5 Experts Answer: Could Qnexa Help You Lose Weight?

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The weight loss drug Qnexa is likely to be approved by the Food and Drug Administration in the next month, experts say.

Last week, an FDA panel voted in favor of the drug's approval, and the agency usually follows the advice of its panels. The decision is a turn-around from a string of recent disapprovals for similar drugs, including the weight-loss drug Contrave, which was rejected by the FDA last year.

But is Qnexa a practical way to lose weight? Here's what five weight-loss experts had to say.

Dr. Pieter Cohen, assistant professor of medicine at Harvard Medical School and a general internist at Cambridge Health Alliance:

"It's likely that the FDA will soon approve Qnexa for weight loss. This is unfortunate. Qnexa does help some people lose a modest amount of weight, but to keep the weight off, one has to take Qnexa for a lifetime. But we have no idea if Qnexa is safe to use for a lifetime. In fact, there are many early findings that suggest it might lead to serious health problems such as seizures, birth defects, kidney stones, confusion and heart disease.

"In my opinion, it is likely that Qnexa will follow in the footsteps of Meridia. Meridia was touted as a magic bullet for safe weight loss only to be withdrawn from the U.S. after careful studies revealed that it actually increased the risk of heart attacks and strokes.

"Assuming Qnexa is approved, what do I recommend? It will be very tempting to try a new diet pill once the FDA gives it their blessing, but in the case of Qnexa: just say no. Stick with the hard work of increasing exercise, modestly decreasing calories and selecting healthy foods.

"For certain people, gastric bypass might be the right answer, but there's not a pill around that's worth its weight."

Dr. Olveen Carrasquillo, chief of general medicine at the University of Miami Miller School of Medicine:

"Qnexa, like other such agents, can definitely achieve short-term weight loss. The big question is whether that short-term weight loss is permanent… over several years. In fact, periodically going up and down in weight is probably more dangerous than maintaining a stable weight.

Further, what I would need to know is if the weight [stays] off over several years. Then, does it also result in improved health outcomes over the long term — less diabetes, less hypertension, improved health and functional status and lower mortality rates over several years.

"If the drug does not lead to long-term lifestyle changes, I am doubtful of any such long-term benefits.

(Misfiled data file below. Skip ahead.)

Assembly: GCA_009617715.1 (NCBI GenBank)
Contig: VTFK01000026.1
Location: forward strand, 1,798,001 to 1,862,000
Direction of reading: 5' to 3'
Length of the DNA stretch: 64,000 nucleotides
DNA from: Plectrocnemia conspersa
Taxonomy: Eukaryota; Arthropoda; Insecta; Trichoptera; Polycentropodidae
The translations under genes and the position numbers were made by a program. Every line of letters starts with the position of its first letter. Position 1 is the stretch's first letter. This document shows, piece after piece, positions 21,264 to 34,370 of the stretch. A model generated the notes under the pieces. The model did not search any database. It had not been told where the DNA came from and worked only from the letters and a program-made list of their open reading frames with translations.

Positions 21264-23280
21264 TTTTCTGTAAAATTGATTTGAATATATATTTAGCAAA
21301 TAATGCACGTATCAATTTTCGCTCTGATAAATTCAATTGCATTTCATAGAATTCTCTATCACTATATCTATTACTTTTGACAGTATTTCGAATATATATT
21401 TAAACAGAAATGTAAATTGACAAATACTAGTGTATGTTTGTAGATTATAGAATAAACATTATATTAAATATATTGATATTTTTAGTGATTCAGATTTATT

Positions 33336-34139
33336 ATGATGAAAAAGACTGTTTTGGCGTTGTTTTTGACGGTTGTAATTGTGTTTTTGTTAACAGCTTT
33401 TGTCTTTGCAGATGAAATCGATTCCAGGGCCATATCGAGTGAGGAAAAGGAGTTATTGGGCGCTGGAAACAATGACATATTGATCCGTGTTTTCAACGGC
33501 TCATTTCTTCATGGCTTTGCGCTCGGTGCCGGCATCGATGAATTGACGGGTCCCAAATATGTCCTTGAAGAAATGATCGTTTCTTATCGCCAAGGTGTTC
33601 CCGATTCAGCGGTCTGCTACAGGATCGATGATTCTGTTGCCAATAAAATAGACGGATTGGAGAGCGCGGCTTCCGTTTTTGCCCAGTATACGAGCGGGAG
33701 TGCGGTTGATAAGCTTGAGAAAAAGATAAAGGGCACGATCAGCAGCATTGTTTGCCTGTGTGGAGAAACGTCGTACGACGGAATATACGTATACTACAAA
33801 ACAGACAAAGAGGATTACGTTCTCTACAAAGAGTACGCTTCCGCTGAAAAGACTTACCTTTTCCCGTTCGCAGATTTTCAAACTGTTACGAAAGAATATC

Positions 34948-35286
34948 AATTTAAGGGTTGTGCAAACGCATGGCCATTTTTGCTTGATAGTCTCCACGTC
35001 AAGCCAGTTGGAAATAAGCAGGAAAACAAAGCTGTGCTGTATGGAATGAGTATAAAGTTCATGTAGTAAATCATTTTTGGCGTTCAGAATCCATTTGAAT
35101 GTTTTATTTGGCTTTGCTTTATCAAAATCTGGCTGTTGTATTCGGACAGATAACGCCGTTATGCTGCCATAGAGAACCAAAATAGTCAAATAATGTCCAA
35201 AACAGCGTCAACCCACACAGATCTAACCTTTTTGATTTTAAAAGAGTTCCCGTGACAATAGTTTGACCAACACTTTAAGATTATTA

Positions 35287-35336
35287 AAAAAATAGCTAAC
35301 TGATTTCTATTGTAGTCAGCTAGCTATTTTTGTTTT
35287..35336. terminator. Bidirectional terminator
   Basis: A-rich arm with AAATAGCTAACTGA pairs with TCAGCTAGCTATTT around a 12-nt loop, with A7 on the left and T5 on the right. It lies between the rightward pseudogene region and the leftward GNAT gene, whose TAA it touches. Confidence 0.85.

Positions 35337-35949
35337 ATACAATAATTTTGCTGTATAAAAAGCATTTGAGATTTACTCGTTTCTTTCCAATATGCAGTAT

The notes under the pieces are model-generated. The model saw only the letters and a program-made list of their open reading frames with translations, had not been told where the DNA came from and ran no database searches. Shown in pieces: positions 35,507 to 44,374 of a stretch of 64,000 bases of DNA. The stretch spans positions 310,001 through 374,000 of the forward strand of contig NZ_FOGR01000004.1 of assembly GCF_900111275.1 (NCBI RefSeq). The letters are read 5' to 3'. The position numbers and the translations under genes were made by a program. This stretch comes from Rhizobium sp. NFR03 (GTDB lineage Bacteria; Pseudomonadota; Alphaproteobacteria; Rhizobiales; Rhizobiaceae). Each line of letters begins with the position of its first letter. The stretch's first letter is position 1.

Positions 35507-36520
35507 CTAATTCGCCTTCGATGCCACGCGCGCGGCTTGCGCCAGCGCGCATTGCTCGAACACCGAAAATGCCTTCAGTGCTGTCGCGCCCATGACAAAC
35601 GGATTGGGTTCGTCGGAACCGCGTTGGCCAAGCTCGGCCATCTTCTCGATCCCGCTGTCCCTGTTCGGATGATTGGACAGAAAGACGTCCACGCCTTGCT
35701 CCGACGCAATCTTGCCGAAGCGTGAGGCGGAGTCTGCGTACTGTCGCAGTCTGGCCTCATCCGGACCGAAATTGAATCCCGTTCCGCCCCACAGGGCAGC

"Like many other doctors, I do my best to avoid prescribing any new mediations for the first few years after approval, unless they are critical. This allows time to have better post marketing data on long-term side effects.

"Also, I would be extremely leery of using this drug in any woman of child-bearing age."

Dr. David Katz, director of the Prevention Research Center at Yale University School of Medicine:

Yes, [Quenexa] can help you lose weight. But that doesn't mean it will, or even that it should.

Qnexa combines a stimulant drug with an anti-epilepsy drug. The first can drive up blood pressure, and can [cause] jitteriness. The second can cause fatigue, nausea and brain fog. It's not a great drug by any means, and likely only works as long as people keep taking it.

For those facing bariatric surgery, it is an option worth considering, although not as effective. For most others, better use of feet and forks is the far better option.

Dr. Michael Aziz, internist at Lenox Hill Hospital in New York City:

"Qnexa combines phentermine (the other half of fen-phen) and topiramate (sold as Topamax). When Qnexa was compared with a placebo pill, weight loss patients that were treated with Qnexa for two years showed reductions in blood pressure, in addition to positive improvement in lipid levels following reductions in weight loss. However, there are other concerns, such as psychiatric problems, as well as issues with birth defects.

"Phentermine is known to cause elevation in blood pressure. Topamax has [more] serious side effects which are described in drug safety inserts and they include: paresthesia or "pins and needles," most often in the arms or legs, fatigue, taste change, difficulty with concentration and weight loss. Now we can understand how weight loss became a desirable side effect to combine this Topamax with phentermine.

"Yes, Qnexa may help many, but lifestyle and the right diet should be the first focus and primary targets to address for those who are struggling with weight and need a real, and a permanent solution."

Dr. Sunil Bhoyrul, bariatric surgeon at Scripps Memorial Hospital in La Jolla, Calif.

"Any strategies to help people lose weight should be seriously considered. [But] it's oversimplifying to say give everyone Qnexa.

"For the day to day reality of taking care of patients, we know that you need a whole array of treatment options."

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Rachael Rettner

Rachael is a Live Science contributor, and was a former channel editor and senior writer for Live Science between 2010 and 2022. She has a master's degree in journalism from New York University's Science, Health and Environmental Reporting Program. She also holds a B.S. in molecular biology and an M.S. in biology from the University of California, San Diego. Her work has appeared in Scienceline, The Washington Post and Scientific American.